Skip to main content

Advertisement

Log in

Role of carcinoembryonic antigen and liver function tests in the detection of recurrent colorectal carcinoma

  • Original Contributions
  • Published:
Diseases of the Colon & Rectum

Abstract

The optimal laboratory evaluation for the early detection of liver metastases from colorectal cancer is controversial. This investigation was undertaken to compare the efficacy of liver function tests (LFTs) with that of carcinoembryonic antigen (CEA) levels for the early detection of liver metastases. Patients who developed liver metastases after potentially curative resections of adenocarcinoma of the colorectum between 1974 and 1988 were reviewed. The following laboratory tests were serially evaluated during the follow-up period: CEA., alkaline phosphatase (AP), serum glutamic oxaloacetic transaminase (SGOT), serum glutamic pyruvic transaminase (SGPT), and lactic dehydrogenase (LDH). These values were retrospectively assessed from the time of documented liver metastases to identify which lab value (s) were elevated initially. Ninety-two patients were available for study. Average time for the occurrence of liver metastases was 20 months (range, 3–72 months). The incidence of elevation of individual tests at the time of suspicion of liver metastasis was: CEA, 94.6 percent (P <0.25, chisquared); AP, 18.5 percent; SGOT, 12.0 percent; SGPT, 5.4 percent; and LDH, 29.3 percent. When comparing CEA with a battery of LFTs at the time of suspicion of liver metastasis, CEA was elevated with normal LFTs in 64.1 percent (P <0.05, chi-squared), the most frequent occurrence. At least one LFT was elevated with a normal CEA in only 2.2 percent; CEA and at least one LFT were increased in 30.4 percent; and both tests were normal in only 3.3 percent. These results indicate that, of the individual laboratory tests performed, CEA elevation heralds liver metastases significantly more frequently. LDH is the liver function test most frequently elevated when liver metastases are first suspected. When CEA is directly compared with a battery of LFTs, CEA is statistically significantly more frequently elevated. In fact, suspicion of liver metastases would have been delayed by the omission of LFTs in only 2.2 percent of patients. Therefore, we conclude that LFTs should be deleted from the follow-up of colorectal cancer patients, decreasing costs without significantly decreasing accuracy.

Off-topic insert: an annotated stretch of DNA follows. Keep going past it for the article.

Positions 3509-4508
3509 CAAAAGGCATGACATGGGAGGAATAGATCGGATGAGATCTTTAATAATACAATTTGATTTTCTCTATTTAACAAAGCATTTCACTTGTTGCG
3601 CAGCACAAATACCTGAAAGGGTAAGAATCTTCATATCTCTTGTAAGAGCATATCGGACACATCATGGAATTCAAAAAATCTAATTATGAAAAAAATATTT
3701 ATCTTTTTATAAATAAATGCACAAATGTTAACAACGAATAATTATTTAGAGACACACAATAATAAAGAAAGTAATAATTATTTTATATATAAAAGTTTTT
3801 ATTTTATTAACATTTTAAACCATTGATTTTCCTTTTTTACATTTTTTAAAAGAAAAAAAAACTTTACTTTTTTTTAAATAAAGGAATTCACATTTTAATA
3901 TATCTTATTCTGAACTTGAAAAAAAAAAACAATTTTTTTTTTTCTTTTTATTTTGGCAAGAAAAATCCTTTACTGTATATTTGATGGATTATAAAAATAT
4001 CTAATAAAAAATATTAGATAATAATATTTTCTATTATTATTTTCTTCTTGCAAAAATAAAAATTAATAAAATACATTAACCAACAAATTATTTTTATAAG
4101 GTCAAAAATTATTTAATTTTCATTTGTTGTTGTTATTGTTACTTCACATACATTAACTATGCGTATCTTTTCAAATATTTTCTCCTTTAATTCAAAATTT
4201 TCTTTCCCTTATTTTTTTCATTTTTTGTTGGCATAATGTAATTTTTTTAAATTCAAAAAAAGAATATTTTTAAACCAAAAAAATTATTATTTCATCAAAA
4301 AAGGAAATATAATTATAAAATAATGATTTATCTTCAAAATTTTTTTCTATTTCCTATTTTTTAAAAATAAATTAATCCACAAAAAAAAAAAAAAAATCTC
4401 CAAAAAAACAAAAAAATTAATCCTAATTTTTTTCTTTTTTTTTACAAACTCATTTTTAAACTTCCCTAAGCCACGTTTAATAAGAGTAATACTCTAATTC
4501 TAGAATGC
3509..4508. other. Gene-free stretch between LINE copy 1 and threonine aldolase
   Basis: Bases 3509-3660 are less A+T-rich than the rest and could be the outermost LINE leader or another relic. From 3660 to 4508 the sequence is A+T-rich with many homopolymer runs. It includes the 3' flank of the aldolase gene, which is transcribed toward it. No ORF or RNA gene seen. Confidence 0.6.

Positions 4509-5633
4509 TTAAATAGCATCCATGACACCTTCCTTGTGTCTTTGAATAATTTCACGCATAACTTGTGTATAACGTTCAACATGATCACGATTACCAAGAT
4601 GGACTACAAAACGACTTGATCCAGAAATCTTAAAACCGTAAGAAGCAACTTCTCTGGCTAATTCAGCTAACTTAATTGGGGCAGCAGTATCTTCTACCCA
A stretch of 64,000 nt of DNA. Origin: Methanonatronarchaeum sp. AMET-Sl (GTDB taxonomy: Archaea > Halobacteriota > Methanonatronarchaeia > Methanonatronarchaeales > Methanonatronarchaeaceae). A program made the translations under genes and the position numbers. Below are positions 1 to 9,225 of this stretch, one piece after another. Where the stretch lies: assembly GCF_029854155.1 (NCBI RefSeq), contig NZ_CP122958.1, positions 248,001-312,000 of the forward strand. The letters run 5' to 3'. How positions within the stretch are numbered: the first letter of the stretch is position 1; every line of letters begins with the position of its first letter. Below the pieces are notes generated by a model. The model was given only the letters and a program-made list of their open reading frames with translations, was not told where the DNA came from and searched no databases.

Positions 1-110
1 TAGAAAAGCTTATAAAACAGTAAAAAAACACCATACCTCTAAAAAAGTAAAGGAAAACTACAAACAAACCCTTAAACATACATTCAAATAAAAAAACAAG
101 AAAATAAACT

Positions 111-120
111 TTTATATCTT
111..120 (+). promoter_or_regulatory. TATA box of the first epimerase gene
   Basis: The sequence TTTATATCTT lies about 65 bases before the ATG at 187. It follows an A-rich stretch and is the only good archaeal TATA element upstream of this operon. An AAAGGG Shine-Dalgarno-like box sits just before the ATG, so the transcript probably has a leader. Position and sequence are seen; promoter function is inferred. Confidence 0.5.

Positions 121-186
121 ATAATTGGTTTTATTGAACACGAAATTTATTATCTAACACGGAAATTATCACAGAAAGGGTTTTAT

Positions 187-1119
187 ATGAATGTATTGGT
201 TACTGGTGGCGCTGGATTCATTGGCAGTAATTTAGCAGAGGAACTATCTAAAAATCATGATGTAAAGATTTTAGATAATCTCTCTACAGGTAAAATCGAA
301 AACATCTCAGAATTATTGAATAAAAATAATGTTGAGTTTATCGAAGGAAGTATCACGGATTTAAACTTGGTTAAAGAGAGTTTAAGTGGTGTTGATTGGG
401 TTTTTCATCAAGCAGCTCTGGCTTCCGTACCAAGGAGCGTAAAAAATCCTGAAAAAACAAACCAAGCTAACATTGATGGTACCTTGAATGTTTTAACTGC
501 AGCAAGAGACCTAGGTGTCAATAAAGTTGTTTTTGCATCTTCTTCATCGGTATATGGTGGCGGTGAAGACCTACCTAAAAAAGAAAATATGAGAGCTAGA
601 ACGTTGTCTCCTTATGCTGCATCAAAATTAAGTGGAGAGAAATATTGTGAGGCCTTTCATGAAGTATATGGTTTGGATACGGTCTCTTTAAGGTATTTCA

This is a preview of subscription content, log in via an institution to check access.

Access this article

Price excludes VAT (USA)
Tax calculation will be finalised during checkout.

Instant access to the full article PDF.

Similar content being viewed by others

References

  1. Holleb A. Cancer statistics, 1990. CA 1990;40:9–26.

    PubMed  Google Scholar 

  2. Abrams HL, Spiro R, Goldstein N. Metastases in carcinoma, analysis of 1000 autopsied cases. Cancer 1950;3:74–85.

    PubMed  Google Scholar 

  3. Martin EW Jr, Cooperman M, Carey LC, Minton JP. Sixty second-look procedures indicated primarily by rise in serial carcinoembryonic antigen. J Surg Res 1980;28:389–94.

    PubMed  Google Scholar